Australia Day: Gratitude, Small-Caps and the Future of Money

In today’s Money Morning…ASX Outlook: Too good or impending doom?…what if crypto becomes a risk-off asset?…and more…

A short anecdote, and then straight into the markets.

Here’s the story…

Both my great-grandfathers were wounded at Gallipoli (thanks a bunch Churchill).

One was shot in the stomach and saved by a belt buckle and the other one got it in the throat.

Both survived though, and I’m grateful to be here.

Guess I’m a lucky person in a lucky country.

And Australia has certainly been spared the brunt of the pandemic — hearing stories from friends, family and colleagues overseas is painful.

But what if Australia’s miracle run comes to an end?

So, on Australia Day, I want you to ponder the risks out there.

Risks to your wealth, risks to your livelihood, risks to the broader economy.

Money Morning usually trumpets the success of small-caps, the advent of new technologies and the most cutting-edge investment ideas and themes we can find.

However, I want to give the bears a bit of airtime here, because if you aren’t listening to multiple outlets and opinions you aren’t really informed.

Valuations are stretched, market ‘sanity’ is limited and our algorithmic products are shifting in and out of cash frequently.

It could mean the chart of the three indices below could be due for a change, or maybe not!

ASX Outlook: Too good or impending doom?

Make hay they say.

There’s a legitimate case out there for the current ASX outlook to be too good to be true.

Or the index is facing impending doom — this is from the bear’s corner.

As we’ve highlighted before, speculative growth is still in vogue.

And value, well, that’s ticking up but not at the same rate.

Let’s take a quick look at how the S&P/ASX Emerging Companies [XEC] Index stacks up against [XSO] and [XJO]:



Source: tradingview.com

[Click to open in a new window]

For context:

The S&P/ASX Emerging Companies Index [XEC] is an investable benchmark consisting of 200 Australian microcap companies ranked between 350 to 600 by capitalisation at the time of their index inclusion, that have met reasonable liquidity tests.

While the S&P/ASX Small Ordinaries [XSO] Index ‘is used as an institutional benchmark for small-cap Australian equity portfolios. The index is designed to measure companies included in the S&P/ASX 300, but not in the S&P/ASX 100.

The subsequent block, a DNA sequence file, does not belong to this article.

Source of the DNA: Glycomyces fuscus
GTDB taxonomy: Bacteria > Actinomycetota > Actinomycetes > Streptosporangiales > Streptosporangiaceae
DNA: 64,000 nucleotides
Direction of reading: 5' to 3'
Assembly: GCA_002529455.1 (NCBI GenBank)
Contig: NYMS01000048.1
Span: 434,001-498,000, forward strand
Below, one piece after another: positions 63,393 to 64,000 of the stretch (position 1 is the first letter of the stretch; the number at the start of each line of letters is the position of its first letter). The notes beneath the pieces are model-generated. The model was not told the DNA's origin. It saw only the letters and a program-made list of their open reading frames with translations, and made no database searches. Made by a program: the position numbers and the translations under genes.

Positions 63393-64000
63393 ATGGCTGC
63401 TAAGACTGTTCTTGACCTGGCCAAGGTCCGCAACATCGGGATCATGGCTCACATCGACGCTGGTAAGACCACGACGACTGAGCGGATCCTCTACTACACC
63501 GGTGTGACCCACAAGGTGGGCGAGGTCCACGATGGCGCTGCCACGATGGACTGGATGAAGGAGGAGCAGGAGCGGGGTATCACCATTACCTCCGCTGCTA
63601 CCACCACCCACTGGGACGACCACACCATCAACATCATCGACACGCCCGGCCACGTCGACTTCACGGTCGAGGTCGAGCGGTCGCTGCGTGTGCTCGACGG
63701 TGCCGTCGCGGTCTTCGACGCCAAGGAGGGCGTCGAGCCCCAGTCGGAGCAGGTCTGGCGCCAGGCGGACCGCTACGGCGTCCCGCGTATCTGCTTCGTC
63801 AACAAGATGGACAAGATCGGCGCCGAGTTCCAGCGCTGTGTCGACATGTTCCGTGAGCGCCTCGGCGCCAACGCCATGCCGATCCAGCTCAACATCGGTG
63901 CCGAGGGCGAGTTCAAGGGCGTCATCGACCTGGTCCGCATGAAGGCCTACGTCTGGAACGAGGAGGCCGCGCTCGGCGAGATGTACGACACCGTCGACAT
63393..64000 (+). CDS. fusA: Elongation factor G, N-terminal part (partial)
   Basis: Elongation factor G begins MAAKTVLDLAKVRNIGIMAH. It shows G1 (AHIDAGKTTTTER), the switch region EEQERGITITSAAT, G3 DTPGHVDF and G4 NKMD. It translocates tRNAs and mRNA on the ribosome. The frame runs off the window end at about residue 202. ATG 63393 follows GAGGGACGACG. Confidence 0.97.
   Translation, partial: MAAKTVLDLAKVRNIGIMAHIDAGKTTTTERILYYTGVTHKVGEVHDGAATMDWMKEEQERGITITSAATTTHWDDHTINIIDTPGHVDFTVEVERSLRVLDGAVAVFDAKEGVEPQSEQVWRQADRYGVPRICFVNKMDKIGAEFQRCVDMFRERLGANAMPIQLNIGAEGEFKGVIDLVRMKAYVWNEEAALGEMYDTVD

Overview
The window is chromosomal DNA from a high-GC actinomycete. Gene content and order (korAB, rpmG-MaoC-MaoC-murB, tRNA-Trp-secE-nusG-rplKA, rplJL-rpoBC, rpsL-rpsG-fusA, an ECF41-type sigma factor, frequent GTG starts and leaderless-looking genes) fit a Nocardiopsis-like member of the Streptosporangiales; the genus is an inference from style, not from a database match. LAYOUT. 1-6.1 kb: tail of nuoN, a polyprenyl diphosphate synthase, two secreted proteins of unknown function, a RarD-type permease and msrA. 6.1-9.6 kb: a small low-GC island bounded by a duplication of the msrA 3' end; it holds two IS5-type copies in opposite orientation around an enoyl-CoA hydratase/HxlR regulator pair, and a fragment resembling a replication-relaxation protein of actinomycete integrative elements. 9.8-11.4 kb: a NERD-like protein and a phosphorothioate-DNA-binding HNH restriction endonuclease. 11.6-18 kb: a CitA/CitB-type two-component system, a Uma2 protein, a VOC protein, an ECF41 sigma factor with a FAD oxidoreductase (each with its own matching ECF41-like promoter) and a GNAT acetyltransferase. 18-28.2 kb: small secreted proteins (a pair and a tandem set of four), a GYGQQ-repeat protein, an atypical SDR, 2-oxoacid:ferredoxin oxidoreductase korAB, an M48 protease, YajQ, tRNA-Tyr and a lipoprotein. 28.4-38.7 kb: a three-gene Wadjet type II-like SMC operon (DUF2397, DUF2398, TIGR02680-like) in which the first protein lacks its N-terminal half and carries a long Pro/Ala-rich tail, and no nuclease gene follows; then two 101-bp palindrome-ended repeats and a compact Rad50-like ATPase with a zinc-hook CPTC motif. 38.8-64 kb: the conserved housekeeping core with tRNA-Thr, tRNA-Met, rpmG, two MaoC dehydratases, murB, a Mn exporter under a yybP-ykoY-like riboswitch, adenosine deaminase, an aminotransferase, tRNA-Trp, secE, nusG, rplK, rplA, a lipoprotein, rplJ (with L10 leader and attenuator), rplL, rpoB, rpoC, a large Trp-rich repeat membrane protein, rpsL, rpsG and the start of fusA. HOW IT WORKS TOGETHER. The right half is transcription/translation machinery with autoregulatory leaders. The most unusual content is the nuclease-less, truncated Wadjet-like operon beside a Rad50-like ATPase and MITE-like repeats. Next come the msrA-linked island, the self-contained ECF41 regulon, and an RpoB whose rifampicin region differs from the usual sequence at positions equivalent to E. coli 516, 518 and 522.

Everyone knows [XJO] is lagging in a 12-month window.

And so, is investing in small-caps like shooting fish in a barrel?

Not at all.

Being selective is very important.

That being said, the small-cap renaissance could revert to the mean though — and I have a feeling the retail frenzy is definitely playing a role here.

However, some bears out there are calling for the ASX 200 [XJO] to shed 40–70% at some point over the next two years.

In internal editorial conversations in our business, I’m listening attentively to the bear case.

What if the vaccines don’t work? What if global debt burdens start to generate stress? Will countries that have had the pandemic fare better than countries that escaped the worst effects?

That last question is the most intriguing.

Australia’s economy is isolated right now.

The steady flow of immigration that underpinned construction, real estate and let’s be honest, GDP numbers, is now completely cut off.

As a stopgap, we have near-zero rates and RBA QE programs.

It may not last the distance. The small-cap frenzy could just as easily come to an end, so at the very least, consider taking money off the table in a strategic way if this is where you are positioned.

Ponder the following hypothetical scenario though.

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What if crypto becomes a risk-off asset?

Maybe you made a killing on speculative growth small-caps.

You’ve sold out and banked the cash.

What next?

Do you just sit in cash for the next two years on the mega-bears’ advice?

Winning by not losing is only a strategy if you’ve already won something genuinely significant.

It’s not investment riddles — it’s simply that demographics and risk appetite are the foundations of financial advice.

One idea could be to look at the big changes in monetary policy and look for trustworthy projects in the crypto-sphere.

I’m not talking just about bitcoin. I’m talking about ethereum and a whole host of crypto projects with genuine potential.

Small-cap wins folded into the future of money (crypto) as a risk-off asset. A plan so crazy it just might work.

If this approach appeals to you, be sure to check out Ryan Dinse’s Crypto Flip Trader service right here.

I think it’s a great resource for this ‘Future of Money’ theme (and potentially lucrative).

It’s possible it all comes crashing down for Australians at some point.

And gratitude for the current safety and stability that this country affords its citizens shouldn’t mean complacency.

But a bear-driven penchant for cash holdings is ultimately regressive.

Advance Australia fair.

 

Regards,

Lachlann Tierney Signature

Lachlann Tierney,
For Money Morning

Lachlann is also the Editorial Analyst at Exponential Stock Investor, a stock tipping newsletter that hunts for promising small-cap stocks. For information on how to subscribe and see what Lachy’s telling subscribers right now, please click here.


Lachlann Tierney is an Analyst for Money Morning and has been investing for nearly a decade. With a Masters of Science from the London School of Economics, he brings a sound understanding of global markets to his writing. Lachlann is interested in emerging technologies, energy solutions and helping people invest their money wisely. Recently he has been working with Ryan Dinse. Lachlann is involved in two publications:


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